The Veterans Administration insures VA loans for past and present military who meet certain qualifications. Lenders can usually offer VA loans with no down payment required. The minimum credit score is usually 580 and you will be required to submit documents showing your service history.
Conventional loans aren’t insured by any organization or government like the FHA, USDA, and VA loans. Instead, private lenders or banks back conventional loans.This type of loan offers more flexibility and is usually best if you have some savings for a down payment and a good credit score.
Fixed-Rate vs. Adjustable-Rate
When you look at a loan, it will be a fixed-rate or adjustable-rate mortgage (ARM). A fixed-rate mortgage will have the same interest rate for the life of the loan. An ARM will have a fixed interest rate or a set period, and then will adjust in increments. For example, you might have a 3/1 ARM, which would have a set interest rate for the first 3-years, and then the rate adjusts every year after that based on the market.
The benefit of a fixed-rate mortgage is that you will always know exactly what your monthly loan payment will be. However, if the interest rates drop over time, you would have to refinance your loan to get the lower rate, which can be time consuming and expensive.
An ARM can be unpredictable, and you need to be prepared for your mortgage payments to go up when you start to see adjustments. If the market interest rates go down, your payments would decrease. The key is making sure your finances can handle any adjustments.
Home Loans for Single Mothers FAQs
Still have questions about applying for a mortgage or home loan as a single mother? Here are some of the most commonly asked questions as well as our answers below.
Are there any special home loan programs for single moms?
A: There aren’t specific home loan programs just for single mothers, but many lenders have government-backed loan programs that are accessible to low- and moderate-income borrowers, including single mothers. These include FHA, VA, and USDA loans, if you meet the loan qualifications.
Does the government offer assistance programs for single moms buying a house?
A. Like mortgages, there aren’t any federal programs designed solely for single moms. However, many states and local governments and charitable organizations have down payment and closing cost assistance. HUD also has programs for homes in up-and-coming areas if you work in certain professions like a teacher, police officer, firefighter or EMT and for public-housing residents.
How much money do I need to have saved to apply for a mortgage?
There are many costs associated with a home loan. You should account for closing costs and the down payment. A down payment ranges from 0% for some government-backed loans to 20% of the purchase price for conventional loans. Closing costs can be as little as 3% and as much as 6% of the loan amount. If you are unsure if you have the funds, there are programs that can help you with home buying costs.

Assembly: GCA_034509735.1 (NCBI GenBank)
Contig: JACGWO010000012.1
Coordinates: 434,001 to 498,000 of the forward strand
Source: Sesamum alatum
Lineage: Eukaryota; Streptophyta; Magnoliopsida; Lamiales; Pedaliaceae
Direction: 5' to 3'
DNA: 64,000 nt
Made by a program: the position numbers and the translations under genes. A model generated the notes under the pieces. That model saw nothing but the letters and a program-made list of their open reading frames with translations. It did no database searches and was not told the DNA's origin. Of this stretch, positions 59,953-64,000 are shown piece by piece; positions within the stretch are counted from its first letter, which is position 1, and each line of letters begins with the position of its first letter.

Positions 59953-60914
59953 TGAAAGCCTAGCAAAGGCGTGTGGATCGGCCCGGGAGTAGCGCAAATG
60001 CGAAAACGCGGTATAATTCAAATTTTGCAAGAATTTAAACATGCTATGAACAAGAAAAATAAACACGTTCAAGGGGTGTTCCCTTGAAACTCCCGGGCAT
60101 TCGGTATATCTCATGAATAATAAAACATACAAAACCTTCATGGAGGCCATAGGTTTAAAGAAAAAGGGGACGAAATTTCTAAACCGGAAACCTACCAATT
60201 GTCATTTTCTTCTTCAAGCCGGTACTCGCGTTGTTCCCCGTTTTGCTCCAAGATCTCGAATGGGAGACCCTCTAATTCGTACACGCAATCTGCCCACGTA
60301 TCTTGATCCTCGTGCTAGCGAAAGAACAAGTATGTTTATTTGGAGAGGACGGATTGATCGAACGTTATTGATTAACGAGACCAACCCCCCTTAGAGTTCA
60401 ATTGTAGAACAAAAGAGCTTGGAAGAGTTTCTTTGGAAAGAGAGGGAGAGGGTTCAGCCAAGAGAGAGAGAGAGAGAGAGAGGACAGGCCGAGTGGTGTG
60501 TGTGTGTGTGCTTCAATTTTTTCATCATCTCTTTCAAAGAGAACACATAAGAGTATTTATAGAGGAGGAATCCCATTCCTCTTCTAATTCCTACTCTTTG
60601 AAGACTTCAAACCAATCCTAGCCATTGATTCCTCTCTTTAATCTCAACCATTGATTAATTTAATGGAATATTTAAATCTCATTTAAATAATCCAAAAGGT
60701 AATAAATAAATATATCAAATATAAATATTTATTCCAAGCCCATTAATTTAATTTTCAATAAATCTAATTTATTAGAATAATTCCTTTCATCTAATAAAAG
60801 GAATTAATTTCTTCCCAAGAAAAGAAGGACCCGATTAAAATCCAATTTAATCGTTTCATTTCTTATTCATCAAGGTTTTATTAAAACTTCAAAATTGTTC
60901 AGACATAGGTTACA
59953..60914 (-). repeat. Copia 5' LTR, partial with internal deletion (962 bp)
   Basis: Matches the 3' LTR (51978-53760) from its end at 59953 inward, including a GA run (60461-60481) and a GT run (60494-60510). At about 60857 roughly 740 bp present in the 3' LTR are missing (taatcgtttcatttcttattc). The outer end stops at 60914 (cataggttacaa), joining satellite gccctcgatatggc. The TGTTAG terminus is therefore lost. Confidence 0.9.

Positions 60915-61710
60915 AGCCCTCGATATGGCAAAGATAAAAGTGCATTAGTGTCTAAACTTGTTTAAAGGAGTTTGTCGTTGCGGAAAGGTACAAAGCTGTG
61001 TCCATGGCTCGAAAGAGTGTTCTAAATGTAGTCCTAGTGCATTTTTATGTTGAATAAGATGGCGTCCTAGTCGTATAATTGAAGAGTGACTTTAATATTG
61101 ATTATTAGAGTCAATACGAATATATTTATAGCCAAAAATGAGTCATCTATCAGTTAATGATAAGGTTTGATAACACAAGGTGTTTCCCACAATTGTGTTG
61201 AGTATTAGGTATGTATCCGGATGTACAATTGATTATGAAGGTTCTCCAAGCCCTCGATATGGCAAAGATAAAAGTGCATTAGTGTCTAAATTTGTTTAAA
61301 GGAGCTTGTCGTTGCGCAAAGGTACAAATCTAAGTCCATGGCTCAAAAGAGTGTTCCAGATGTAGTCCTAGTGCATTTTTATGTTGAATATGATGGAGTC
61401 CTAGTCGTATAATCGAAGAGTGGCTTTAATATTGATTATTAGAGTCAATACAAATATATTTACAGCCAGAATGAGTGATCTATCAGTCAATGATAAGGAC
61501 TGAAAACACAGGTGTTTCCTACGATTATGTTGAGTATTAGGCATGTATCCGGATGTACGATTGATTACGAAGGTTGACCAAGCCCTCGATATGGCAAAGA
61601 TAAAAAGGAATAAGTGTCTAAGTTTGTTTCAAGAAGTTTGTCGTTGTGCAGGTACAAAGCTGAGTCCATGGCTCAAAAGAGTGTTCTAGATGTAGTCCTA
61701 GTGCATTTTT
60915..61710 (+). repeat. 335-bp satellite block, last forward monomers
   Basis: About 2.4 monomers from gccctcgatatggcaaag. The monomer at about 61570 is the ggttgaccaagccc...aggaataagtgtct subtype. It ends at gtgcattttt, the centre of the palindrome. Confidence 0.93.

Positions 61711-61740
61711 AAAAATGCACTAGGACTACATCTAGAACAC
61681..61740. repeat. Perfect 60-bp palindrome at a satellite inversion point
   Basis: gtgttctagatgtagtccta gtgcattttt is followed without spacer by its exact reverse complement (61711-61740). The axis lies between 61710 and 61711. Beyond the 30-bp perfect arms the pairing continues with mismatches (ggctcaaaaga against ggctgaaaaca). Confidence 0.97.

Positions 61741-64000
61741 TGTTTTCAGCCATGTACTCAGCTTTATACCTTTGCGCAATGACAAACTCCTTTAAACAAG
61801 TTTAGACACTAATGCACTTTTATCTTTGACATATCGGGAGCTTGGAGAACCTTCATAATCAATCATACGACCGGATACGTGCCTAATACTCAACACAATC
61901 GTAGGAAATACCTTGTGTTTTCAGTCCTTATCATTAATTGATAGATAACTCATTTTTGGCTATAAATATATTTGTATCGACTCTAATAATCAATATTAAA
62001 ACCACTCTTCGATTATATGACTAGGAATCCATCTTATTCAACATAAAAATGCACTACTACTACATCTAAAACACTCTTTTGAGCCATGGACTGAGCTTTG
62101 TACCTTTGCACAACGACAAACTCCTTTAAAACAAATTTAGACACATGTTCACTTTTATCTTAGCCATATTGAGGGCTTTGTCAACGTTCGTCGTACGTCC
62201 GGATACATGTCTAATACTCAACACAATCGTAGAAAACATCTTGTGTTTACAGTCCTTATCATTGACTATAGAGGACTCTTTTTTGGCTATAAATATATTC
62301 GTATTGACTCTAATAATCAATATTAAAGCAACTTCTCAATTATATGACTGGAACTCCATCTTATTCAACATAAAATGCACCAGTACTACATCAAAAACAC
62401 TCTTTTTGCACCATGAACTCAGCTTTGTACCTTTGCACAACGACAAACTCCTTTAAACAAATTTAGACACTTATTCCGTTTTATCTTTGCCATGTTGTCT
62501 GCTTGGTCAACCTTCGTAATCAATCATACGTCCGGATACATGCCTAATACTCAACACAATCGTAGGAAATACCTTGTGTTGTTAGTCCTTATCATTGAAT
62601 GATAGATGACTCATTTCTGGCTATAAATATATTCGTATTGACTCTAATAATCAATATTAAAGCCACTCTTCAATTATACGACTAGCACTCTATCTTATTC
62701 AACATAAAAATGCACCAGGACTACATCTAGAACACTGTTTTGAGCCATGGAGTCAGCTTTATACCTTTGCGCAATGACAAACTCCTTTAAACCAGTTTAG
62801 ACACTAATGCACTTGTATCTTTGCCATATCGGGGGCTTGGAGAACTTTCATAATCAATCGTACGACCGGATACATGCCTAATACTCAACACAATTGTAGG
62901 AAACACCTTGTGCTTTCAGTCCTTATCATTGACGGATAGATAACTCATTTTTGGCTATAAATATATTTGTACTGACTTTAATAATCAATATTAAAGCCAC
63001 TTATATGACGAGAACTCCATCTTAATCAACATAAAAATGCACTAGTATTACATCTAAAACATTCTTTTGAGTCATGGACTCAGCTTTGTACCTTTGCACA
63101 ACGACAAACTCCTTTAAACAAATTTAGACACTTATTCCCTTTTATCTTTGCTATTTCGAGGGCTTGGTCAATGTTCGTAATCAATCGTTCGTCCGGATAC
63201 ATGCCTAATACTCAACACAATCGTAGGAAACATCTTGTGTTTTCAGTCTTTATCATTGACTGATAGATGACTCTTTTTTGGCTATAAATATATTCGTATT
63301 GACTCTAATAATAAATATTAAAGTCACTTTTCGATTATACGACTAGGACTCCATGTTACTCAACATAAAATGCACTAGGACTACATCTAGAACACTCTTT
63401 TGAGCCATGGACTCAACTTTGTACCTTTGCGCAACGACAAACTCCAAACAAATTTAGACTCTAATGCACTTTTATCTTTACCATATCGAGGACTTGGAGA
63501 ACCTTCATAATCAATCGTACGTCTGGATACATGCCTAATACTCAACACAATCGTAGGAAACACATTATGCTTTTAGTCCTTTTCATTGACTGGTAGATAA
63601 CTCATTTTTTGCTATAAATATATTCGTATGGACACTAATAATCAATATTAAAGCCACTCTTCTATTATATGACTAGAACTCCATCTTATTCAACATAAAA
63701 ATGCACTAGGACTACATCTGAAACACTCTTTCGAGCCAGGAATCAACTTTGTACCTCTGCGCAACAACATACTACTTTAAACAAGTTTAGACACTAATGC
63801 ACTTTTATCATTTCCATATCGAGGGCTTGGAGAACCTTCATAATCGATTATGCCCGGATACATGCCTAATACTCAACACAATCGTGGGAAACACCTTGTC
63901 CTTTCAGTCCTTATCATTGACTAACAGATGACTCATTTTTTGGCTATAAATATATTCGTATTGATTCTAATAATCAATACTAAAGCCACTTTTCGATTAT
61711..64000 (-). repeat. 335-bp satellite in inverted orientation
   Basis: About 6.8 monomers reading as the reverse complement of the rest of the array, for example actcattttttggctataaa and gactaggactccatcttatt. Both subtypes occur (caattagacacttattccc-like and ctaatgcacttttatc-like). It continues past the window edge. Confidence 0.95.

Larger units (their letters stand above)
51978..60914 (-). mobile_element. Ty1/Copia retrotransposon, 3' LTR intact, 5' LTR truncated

Lenders are required to provide you with a loan estimate when you apply for a loan that outlines the specific costs for the specific loan you apply for. Before closing, they also give you a closing disclosure so you can verify the costs are what you expect.
Can I claim child support as income when applying for a mortgage?
You can use child support payments as income when applying for many home loans. Lenders will have different criteria, but some will want to verify:
- How long you have been getting child support payments.
- Proof that you get the payments regularly, like bank statements or canceled checks.
- You will receive the payments for a set amount of time after the lender approves the loan.
What factors should I look at when applying for a mortgage?
Getting estimates from several lenders will give you an idea of what loans are available and what the requirements are. Important things to look at are the loan products they offer, credit score requirements, and down payment and closing costs.
What can I do to improve my credit as a single mom before I apply for a home loan?
A strong credit score can usually help you qualify for better interest rates and a lower down payment. If you are concerned about your score, there are things you can do to increase it before you apply for a home loan.
- Check your credit report if you don’t know your current credit score.
- Paying off debt can help increase your credit score. The credit bureaus look at your credit utilization ratio when calculating your score.
- Pay your bills on time. Late and missed payments can have a negative impact on your credit rating.
- Avoid opening new lines of credit or getting credit checks. When a company does a “hard” credit check, it can lower your credit score, even if the lender doesn’t approve you for the loan.
- If you don’t have an extensive credit history, opening some small accounts, like a secured line of credit, can help you build payment history.
It is definitely possible to get approved for a home loan if you are a single mother, even if you don’t have the best credit or a large savings account. The key is researching all of your options, and finding assistance programs, as needed. Every lender will also be able to give a better idea of their programs and requirements to help you choose the best loan.